• http://twitter.com/A1SocialNews News Hack

    Hi Tim,
    I have been doing business in Thailand for 8 years and have recently been exploring ideas for the Philippines. If this “I have ideas for at least 3 businesses that could be a big success here” is not a sales pitch I am interested in hearing more.
    Geoff Reid.
    boat@thaiboating.com 

    • milosh zorica

      @twitter-421337746:disqus I am consulting a Croatia-based yachting web startup and would like to talk to you. Both, one of cofounders and I have spent plenty of time in Thailand

  • Errol Roget

    Hello Tim,

    I live in LapuLapu, Cebu and I am very interested in your business ideas as mentioned. Also I have been wanting to meet or contact you for some time now.

    I am retired and flexible.

    Errol.
    llewey@ymail.com

  • http://www.facebook.com/people/Joseph-Huntington/100003193914141 Joseph Huntington

    I moved to the Philippines 5 years ago. I’ve watched my friends and family in USA getting closer to understanding that this knife IS the sharpest in the drawer. I love it here! Busy as possible…microscopic government friction. Freedom everywhere.

    • Gene

      If you love it, you need to stop talking about it. You will soon find that it’s your fellow westerners who will be the ones that eventually ruin your paradise..and I speak from experience.

  • JTapiador

    Hi Tim,

    I’m from the Philippines and a subscriber of SovereignMan. I’m interested in hearing your ideas. I have mine too and I would like to share these as well. Perhaps we can swap ideas and collaborate? Let’s get together sometime within the month of January and meet somewhere in Makati or Fort? I would appreciate if you send me an email if it pushes through or not.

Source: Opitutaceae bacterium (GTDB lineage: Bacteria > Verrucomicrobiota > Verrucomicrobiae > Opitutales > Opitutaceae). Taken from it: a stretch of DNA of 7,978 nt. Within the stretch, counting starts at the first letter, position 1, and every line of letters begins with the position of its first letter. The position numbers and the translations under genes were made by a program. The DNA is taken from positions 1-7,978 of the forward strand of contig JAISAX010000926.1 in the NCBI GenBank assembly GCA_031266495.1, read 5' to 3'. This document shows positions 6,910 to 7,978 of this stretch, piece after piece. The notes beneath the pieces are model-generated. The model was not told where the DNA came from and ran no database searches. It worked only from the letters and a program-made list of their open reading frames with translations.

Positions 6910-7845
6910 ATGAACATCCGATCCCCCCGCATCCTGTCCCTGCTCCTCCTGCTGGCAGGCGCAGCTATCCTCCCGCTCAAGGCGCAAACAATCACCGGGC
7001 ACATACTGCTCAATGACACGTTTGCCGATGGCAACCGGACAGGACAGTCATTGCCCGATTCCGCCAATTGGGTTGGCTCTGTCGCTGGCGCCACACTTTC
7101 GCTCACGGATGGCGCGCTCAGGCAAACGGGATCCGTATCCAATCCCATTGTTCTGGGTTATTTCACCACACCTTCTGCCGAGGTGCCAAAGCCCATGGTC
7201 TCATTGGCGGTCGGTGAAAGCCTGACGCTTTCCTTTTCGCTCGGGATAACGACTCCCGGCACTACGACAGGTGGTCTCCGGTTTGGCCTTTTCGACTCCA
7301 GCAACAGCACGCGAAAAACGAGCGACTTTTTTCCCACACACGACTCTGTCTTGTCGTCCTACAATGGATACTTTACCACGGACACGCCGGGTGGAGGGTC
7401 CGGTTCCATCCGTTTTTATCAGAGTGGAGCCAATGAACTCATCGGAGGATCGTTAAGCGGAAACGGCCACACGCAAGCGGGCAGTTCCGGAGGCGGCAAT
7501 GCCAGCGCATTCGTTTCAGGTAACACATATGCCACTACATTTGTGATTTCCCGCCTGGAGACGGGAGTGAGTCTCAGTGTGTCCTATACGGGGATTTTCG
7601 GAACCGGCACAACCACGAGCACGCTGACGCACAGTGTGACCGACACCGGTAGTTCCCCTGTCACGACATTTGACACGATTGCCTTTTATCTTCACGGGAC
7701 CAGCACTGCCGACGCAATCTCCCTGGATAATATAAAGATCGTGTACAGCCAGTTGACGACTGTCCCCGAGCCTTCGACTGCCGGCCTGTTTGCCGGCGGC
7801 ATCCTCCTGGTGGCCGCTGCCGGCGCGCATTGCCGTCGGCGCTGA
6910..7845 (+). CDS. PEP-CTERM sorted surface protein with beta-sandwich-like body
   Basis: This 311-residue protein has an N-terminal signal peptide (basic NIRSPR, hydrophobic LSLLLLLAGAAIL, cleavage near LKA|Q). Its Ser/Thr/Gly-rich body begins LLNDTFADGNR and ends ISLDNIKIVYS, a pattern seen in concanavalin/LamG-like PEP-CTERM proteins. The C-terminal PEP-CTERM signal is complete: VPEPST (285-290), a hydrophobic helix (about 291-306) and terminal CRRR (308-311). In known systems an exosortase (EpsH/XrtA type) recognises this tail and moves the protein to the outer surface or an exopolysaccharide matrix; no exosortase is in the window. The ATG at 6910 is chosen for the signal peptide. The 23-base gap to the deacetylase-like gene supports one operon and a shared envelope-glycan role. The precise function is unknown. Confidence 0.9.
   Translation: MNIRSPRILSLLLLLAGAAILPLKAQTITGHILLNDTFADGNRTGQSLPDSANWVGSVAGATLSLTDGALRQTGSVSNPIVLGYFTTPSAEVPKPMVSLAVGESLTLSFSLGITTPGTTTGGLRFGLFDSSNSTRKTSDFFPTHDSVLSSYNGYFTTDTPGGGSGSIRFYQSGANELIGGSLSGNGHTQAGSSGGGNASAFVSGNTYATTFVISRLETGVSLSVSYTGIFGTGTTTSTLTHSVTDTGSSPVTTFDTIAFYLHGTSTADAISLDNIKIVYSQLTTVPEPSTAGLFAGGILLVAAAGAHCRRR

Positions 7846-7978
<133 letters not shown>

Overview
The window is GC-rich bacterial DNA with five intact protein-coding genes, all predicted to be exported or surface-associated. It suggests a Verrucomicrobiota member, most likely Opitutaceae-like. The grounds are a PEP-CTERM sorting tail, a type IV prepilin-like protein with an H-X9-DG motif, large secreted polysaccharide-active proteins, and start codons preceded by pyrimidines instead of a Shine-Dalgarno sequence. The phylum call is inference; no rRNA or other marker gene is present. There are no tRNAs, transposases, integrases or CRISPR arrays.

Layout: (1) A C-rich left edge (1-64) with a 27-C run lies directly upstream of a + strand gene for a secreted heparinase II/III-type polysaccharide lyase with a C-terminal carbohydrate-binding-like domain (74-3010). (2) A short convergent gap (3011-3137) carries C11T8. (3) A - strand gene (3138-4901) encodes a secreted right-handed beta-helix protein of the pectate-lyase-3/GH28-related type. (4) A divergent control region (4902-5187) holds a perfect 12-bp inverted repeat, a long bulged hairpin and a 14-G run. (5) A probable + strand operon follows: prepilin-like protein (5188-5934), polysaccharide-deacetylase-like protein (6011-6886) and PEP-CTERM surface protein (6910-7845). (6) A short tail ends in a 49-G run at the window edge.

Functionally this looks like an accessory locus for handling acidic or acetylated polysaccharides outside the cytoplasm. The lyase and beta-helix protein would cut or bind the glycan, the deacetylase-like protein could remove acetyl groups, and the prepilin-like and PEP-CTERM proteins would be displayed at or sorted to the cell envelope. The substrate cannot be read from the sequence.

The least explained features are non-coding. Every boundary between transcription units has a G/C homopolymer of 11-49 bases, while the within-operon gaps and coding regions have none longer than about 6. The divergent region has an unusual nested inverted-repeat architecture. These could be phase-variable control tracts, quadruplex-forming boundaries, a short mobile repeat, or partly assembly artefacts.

Best Regards,
    j.tapiador@gmail.com

  • Digitallando

    Nothing is holding me back, I am definitely leaving my country and family behind for a long, long time. I may spend the rest of my life outside of America. I have been taking real steps, receiving a 2nd passport this month, this young guy is finding a new place in the world far away from his hometown very soon.

  • Colin

    How would you propose an expat get around the Philippine laws that preclude expats from owning businesses (or land) in the country?
    Anyone who is not a citizen of the Philippines must take on a Filipino partner to open any business. A MAJORITY partner. In the deals I have seen, the Filipino partner brings nothing else to the table than his citizenship – no capital, no work, no connections. Buy he owns the majority of the firm and gets the lion’s share of any profits.
    What might happen if the Filipino partner decides that he wants to own the entire company that you have built up? There are many examples of what happens then, ask around and you’ll find out.
    The topic of doing business in the Philippines has been discussed on this blog before, by the way, but never in any detail, and the obstacles are usually glossed over.

    • nfordham3rd

      colin, out of all the comments, you have to be the only sane person who is wanting to create dialogue. i understand your post completely.

      when you start a business in the philippines as a foreigner, i feel that there is really no advantage as you’ve pointed out. my filipino majority parter who is nothing but a PI national does nothing but breathe air.

      education, infrastructure, and society in the philippines is lackluster to say the least. education is a joke where their colleges are like american middle schools, infrastructures are meddled with inefficiencies and bribery systems, and society? they are brainwashed out of analytical thinking by the government exponentially more than america’s…